Our unit was broken down into small six man squads which went out on missions alone. We were a formidable force and throughout the Vietnam Experience I will be referring to people by name. So as not to confuse the reader I will introduce them. Tom Burke or “Philadelphia” our radio operator was the control freak. He knew ever password and code for every day of the year and could call in an air strike on a moments notice. Sid Ward or “Oklahoma” or “Okie” was the muscle. This farm boy had Popeye arms and could hack his way through the jungle like butter. Peter Frazzetto a childhood friend had attitude and trouble was his middle name but could read a topographical map with ease. It came in handy when we were out of position in a village partying. Dave Baron or “Chicago” was the gopher and could requisition, that’s a nice word for stealing, needed supplies. We always had an alternate to round out the team if someone ever volunteered. Then there was me the brains of the outfit so that right there was an indication we were in trouble from the start. I volunteered for every mission no one wanted being thrill seeker at heart. This group went out alone for days at a time and night ambushes miles from any other units without back up. Fearless or stupid whichever you prefer we got the job done and we were the bad boys of Delta as headquarters would later find out.


Area of Operations: North Saigon
During the 1968 Tet Offensive Long Binh was attacked by a Vietcong regiment and sustained heavy looses. Long Binh established in 1967 was just 20 miles north of Saigon and was a center of command operations. The communist just outside the city targeting Long Binh because of its military  importance. This huge compound housed command units, logistics, medical, and administration centers for all troops operating in the southern provinces. It also contained the U.S. military prison known as Long Binh Jail (LBJ) and boasted a rail yard and housing for 50,000 troops arriving and leaving Vietnam.  The 199th under heavy attack by a regiment sized force fought at the perimeters of Long Binh and repelled the onslaught.

Area of Operations: South Saigon
The Tet Offensive proved to be the ultimate test for the 199th. On Janurary 31, the Vietcang had taken Phu Tho Racetrack in Cholon within the city limits of Saigon. The Vietcong were well dug in and also controlled an area 6 blocks around the track. Phu Tho Racetrack is an arena sized facility famous for horse racing in Indochina. Fighting was from house to house throughout Cholon as the Communists held the upper hand and repelled the attack. The 199th sustained heavey losses and regrouped the following day with a new strategy. Fanning out around the racetrack the 199th came in from all sides. After six nonstop days of bloody fighting the Vietcong, either killed or escaped, were ousted and the racetrack was secure on Feruary 5. Although Cholon was secure the fighting continued for the rest of the month. In one of the final aftershocks of the Cholon slaughter Nguyen Loan, a Vietnamese police general, was caught on film executing a suspected Vietcong prisoner. This image became one of the most famous images of the Vietnam War and fueled outrage around the world.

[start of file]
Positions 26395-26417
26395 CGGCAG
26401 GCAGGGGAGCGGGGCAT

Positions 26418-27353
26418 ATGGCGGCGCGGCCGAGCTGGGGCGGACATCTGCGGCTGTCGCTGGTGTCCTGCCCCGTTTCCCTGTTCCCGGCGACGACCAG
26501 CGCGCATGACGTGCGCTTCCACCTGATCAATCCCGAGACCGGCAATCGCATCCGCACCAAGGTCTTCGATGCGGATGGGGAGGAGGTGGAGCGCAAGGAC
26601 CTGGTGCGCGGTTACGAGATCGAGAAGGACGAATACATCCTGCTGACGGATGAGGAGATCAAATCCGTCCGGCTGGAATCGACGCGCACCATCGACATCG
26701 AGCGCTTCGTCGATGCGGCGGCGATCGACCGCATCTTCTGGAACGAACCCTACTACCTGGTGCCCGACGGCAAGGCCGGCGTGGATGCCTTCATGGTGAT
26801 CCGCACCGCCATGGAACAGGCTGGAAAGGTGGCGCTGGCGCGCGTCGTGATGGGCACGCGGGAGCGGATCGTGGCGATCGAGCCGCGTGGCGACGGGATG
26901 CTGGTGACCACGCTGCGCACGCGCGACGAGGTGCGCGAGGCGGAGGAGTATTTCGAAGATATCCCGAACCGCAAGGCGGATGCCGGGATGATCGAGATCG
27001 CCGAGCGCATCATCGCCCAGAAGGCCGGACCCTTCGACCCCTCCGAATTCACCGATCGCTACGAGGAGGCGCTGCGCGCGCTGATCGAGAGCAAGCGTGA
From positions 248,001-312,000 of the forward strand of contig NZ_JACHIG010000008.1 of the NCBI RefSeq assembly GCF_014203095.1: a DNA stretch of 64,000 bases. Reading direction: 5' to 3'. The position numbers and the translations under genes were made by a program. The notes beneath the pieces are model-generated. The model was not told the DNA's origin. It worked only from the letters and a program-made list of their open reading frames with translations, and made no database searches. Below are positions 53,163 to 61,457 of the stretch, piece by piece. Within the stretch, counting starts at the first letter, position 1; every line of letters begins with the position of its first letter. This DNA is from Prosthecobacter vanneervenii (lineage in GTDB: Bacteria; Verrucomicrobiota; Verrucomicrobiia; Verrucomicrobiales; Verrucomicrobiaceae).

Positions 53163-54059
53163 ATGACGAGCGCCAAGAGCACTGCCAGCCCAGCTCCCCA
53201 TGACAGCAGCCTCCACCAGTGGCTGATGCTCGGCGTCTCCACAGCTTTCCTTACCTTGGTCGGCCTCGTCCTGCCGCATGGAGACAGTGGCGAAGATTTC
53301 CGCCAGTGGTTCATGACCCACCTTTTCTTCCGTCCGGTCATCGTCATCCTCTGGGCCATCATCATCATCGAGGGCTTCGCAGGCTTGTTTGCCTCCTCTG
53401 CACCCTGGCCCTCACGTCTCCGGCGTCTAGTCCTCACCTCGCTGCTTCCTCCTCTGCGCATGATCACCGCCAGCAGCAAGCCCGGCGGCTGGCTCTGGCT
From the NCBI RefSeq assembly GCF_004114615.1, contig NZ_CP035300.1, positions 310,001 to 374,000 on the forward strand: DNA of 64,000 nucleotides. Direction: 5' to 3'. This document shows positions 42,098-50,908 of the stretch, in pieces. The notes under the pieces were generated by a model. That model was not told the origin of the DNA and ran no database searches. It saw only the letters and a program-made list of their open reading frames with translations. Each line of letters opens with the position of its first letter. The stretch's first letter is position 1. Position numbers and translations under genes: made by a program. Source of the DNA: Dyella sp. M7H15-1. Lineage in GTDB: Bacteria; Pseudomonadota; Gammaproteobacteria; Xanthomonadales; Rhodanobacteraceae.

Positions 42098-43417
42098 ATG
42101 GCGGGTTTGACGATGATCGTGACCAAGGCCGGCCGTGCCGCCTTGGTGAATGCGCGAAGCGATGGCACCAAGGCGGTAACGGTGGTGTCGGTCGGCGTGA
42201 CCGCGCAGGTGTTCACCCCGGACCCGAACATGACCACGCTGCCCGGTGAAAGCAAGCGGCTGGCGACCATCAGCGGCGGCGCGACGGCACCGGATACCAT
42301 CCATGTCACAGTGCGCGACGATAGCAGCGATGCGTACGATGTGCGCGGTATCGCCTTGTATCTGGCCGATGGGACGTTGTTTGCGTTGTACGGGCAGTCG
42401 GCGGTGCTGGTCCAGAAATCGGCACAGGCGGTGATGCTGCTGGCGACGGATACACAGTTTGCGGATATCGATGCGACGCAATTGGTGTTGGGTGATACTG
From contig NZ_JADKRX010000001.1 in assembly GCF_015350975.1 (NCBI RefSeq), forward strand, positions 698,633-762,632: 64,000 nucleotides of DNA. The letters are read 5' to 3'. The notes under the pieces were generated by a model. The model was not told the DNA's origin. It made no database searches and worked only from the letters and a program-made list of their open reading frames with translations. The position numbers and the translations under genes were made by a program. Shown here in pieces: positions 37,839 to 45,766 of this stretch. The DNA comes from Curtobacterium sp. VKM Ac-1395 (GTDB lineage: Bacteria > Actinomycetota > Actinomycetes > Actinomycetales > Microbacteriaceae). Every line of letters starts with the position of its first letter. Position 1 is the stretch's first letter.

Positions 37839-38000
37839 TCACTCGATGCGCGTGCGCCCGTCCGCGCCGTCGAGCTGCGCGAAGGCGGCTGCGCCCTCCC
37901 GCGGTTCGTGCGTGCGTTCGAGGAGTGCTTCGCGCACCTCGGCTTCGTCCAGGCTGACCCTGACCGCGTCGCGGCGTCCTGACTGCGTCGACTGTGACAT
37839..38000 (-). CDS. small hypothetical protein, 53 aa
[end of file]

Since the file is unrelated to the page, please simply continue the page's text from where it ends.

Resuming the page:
Nguyen Loan executes a Vietcong Suspect sendingshock waves around the world.


Phu Tho Racetrack, fighting was from alcove to alcove.

Area of Operation: Mekong Delta/Saigon
Operation Toan Thang was an area of operation patrolled by a combined task force. The 1st, 9th,25th, and 199th infantry units were deployed to counter what was to be known as “The Mini Tet”. The Vietcong had infiltrated the city limits and held key locations. The most serious threat came as two Vietcong battalions captured the Y-Bridge linking downtown Saigon with the Nha Be District. It took 6 days of hard fighting for the Americans to secure this vital artery leaving it the most costly action of “The Mini Tet”.

As the summer months approached and the Tet Offensive came to an end the 199th was reassigned to the Vietnam-Cambodian border on search-and-destroy missions on the Ho Chi Minh Trail. From The Pineapple and The Plain of Reids to the City of An Loc the 199th was targeted by Vietcong forces on a daily basis. At one point my unit was in contact with the enemy for 44 straight days ending in a human wave onslaught outside the city of An Loc.